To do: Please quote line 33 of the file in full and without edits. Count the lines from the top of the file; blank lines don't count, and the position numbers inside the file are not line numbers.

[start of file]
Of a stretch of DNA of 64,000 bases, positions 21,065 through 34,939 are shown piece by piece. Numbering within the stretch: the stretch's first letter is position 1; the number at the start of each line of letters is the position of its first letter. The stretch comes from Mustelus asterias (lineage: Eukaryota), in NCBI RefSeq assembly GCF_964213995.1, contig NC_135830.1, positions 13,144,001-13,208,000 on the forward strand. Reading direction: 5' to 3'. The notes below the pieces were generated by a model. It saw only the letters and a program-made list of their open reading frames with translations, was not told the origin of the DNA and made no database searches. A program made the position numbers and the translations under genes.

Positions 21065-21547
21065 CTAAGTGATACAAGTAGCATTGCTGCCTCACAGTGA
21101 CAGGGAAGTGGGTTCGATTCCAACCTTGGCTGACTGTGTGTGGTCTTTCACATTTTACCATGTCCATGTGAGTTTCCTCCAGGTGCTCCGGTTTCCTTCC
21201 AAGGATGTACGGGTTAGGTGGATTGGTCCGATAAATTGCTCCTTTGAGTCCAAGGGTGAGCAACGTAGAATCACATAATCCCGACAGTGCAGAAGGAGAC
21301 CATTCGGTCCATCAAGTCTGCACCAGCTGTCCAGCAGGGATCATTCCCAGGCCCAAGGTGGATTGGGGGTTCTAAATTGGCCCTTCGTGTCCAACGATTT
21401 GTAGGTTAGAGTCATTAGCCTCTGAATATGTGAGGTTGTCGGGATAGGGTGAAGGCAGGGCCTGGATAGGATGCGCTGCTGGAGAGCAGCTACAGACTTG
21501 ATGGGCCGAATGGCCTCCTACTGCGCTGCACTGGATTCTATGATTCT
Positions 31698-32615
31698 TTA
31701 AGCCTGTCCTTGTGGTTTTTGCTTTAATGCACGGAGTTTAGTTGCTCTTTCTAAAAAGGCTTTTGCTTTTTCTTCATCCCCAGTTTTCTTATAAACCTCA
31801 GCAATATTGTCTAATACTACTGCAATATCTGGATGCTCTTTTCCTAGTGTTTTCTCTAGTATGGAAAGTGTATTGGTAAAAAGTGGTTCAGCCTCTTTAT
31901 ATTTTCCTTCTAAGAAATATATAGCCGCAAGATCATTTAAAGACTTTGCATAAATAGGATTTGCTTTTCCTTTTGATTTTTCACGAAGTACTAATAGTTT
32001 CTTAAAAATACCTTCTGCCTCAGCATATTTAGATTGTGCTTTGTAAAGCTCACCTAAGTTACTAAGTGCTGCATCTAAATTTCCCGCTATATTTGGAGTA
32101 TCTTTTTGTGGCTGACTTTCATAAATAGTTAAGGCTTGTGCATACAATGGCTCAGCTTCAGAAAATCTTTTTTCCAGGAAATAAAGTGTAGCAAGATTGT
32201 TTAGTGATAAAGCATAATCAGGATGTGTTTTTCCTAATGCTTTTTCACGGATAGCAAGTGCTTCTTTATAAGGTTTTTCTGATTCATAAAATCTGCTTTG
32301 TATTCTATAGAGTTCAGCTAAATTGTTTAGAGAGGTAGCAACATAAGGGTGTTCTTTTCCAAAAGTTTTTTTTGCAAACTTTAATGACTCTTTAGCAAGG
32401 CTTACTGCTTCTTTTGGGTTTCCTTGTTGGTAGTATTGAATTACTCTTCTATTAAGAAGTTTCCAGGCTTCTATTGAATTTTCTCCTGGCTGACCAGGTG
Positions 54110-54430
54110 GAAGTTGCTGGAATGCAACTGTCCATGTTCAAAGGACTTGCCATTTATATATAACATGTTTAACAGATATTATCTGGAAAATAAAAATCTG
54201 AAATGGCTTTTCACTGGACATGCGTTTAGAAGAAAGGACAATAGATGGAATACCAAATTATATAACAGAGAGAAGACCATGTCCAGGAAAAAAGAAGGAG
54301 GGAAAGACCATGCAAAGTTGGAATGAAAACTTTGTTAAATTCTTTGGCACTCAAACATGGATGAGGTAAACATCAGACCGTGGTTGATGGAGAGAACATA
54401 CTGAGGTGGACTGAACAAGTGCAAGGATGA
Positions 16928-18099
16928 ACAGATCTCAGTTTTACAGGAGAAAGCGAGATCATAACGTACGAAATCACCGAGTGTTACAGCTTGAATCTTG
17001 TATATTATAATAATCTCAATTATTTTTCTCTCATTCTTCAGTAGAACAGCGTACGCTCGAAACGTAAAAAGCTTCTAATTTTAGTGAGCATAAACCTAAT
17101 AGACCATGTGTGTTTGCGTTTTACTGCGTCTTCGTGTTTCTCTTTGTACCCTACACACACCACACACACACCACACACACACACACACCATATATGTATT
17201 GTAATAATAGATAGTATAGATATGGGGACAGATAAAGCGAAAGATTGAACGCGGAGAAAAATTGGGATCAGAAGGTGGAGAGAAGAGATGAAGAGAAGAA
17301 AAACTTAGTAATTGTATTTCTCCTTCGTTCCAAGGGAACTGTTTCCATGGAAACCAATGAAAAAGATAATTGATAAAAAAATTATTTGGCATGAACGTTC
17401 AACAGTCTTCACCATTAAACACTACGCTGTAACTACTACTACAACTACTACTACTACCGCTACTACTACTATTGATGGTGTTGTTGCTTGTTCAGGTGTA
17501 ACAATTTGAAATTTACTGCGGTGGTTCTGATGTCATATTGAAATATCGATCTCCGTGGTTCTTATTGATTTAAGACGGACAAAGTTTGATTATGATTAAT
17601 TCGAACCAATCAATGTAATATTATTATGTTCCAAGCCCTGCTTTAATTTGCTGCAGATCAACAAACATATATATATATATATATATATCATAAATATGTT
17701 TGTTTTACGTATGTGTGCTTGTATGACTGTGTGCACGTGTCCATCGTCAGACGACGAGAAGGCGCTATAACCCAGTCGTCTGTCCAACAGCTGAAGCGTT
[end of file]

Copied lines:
17701 TGTTTTACGTATGTGTGCTTGTATGACTGTGTGCACGTGTCCATCGTCAGACGACGAGAAGGCGCTATAACCCAGTCGTCTGTCCAACAGCTGAAGCGTT